Do you coach or do you teach?
I was in the gym and saw a team start to practice. Curious, I sat down to watch. I found myself on the sidelines wanting to help badly. And although this coach knows more about his team than I do, I know more about teaching than he does.
Within 15 minutes of watching, I found three ways to help.
This coach was stuck on the first level of coaching. They identified a problem (many of them) and shared their frustration (lots of it). The result was everyone feeling crappy.
It’s countercultural (and rare) for coaches to ask other coaches for feedback. What’s even rarer is accepting feedback you didn’t ask for. It’s unheard of. It often just triggers a defense mechanism.
If feedback is offered, most coaches simply say thanks and move on. Then, they’ll do the same things, the same way (for years) and wonder why things haven’t improved.
What type of coach are you? Are you a coach who takes valuable feedback, no matter who it came from?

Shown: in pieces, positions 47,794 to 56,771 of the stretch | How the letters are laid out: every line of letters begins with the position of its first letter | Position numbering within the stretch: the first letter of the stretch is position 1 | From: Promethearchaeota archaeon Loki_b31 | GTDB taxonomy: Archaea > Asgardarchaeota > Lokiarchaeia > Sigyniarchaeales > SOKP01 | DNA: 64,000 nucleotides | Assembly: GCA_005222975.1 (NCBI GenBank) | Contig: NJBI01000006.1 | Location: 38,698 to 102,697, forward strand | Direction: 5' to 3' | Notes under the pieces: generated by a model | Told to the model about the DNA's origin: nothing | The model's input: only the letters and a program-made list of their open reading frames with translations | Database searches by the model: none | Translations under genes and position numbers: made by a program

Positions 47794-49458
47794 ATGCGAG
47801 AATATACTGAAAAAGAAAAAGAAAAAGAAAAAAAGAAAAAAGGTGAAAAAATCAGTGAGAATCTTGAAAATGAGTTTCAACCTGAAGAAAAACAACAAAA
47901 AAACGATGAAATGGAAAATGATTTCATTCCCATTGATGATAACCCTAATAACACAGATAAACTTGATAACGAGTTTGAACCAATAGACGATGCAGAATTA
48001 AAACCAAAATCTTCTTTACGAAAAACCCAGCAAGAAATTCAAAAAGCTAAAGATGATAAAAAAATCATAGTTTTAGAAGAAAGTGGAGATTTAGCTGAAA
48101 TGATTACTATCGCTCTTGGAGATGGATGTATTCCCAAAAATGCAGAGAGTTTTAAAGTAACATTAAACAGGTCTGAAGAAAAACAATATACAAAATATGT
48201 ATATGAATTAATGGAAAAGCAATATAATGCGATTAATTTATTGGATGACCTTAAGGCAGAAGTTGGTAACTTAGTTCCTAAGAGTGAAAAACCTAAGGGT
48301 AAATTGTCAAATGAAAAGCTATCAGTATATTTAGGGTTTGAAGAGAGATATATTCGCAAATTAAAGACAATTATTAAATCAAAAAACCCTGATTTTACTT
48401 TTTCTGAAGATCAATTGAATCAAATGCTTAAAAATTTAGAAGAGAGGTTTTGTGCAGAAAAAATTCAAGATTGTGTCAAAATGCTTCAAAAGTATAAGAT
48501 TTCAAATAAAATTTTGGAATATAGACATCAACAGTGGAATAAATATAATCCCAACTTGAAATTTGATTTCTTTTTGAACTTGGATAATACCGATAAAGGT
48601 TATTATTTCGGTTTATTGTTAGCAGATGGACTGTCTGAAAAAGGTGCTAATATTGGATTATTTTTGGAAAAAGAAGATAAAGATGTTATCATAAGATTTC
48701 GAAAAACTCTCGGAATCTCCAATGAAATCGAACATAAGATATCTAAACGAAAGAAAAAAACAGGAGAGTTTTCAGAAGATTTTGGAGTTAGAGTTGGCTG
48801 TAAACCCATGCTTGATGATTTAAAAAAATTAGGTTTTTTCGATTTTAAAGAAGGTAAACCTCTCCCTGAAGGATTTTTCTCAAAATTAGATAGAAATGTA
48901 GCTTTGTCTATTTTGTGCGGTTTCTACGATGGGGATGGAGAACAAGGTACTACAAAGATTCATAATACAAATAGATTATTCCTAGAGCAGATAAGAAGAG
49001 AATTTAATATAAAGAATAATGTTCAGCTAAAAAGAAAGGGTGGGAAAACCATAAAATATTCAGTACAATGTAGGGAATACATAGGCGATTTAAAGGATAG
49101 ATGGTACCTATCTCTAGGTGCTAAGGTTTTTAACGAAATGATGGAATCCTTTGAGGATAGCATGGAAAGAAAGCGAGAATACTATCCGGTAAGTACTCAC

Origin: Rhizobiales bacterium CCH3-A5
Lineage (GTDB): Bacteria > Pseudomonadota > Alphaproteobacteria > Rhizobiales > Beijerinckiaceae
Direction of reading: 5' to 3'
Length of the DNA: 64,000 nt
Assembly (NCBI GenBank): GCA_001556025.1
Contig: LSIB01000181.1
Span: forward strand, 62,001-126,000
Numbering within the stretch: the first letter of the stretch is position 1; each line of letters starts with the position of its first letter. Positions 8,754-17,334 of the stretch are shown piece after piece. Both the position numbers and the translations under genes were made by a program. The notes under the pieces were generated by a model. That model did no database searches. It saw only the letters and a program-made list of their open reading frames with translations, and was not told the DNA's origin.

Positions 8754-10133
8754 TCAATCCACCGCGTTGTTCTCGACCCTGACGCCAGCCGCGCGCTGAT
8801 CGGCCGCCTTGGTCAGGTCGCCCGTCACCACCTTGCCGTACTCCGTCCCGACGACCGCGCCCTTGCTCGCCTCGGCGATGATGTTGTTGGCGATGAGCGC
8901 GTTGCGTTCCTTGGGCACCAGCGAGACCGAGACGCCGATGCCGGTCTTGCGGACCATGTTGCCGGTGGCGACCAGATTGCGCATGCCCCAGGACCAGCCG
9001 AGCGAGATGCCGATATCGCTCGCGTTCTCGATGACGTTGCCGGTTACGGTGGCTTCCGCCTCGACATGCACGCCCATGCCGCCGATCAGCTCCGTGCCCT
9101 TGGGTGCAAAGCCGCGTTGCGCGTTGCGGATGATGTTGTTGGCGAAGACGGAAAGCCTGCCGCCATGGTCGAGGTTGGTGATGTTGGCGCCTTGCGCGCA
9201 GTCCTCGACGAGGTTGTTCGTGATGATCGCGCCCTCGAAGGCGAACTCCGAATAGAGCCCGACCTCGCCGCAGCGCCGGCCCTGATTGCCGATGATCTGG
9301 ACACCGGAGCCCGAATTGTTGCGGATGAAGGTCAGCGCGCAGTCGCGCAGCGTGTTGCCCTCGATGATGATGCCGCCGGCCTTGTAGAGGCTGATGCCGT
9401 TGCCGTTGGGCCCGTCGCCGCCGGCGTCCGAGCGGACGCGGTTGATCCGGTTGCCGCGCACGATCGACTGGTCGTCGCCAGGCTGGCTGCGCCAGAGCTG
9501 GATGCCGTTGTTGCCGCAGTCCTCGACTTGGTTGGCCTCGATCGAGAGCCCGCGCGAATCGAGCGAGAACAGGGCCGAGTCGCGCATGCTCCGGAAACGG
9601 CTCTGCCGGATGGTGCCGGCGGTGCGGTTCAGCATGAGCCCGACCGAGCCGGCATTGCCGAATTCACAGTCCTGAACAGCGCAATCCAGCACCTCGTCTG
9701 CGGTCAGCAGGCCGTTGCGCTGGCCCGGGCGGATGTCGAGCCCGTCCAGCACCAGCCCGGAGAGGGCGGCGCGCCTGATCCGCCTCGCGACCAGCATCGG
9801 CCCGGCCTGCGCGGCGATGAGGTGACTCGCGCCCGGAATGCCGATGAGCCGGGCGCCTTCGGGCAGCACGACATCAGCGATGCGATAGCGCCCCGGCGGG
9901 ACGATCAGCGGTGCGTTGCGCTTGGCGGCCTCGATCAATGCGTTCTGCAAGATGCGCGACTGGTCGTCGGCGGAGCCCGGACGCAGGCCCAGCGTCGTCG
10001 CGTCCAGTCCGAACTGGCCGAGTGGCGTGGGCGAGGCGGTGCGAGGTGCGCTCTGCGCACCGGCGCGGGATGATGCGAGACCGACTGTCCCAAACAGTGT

Socrates said the knowledge of self is the beginning of all wisdom. Once we begin to really know ourselves, we start to see how little we actually know. We see how much growth still remains. That wisdom leads to humility. True humility isn’t thinking less of yourself, it’s thinking about yourself less. True humility is taking valuable feedback rather than assuming you know everything (as so many people do).
When you realize it’s not about you, you’re ready.
When the student’s ready, the teacher will appear.
What type of coach are you? Are you ready to seek out feedback and act on it?
Here’s three pieces of feedback for you to act on immediately.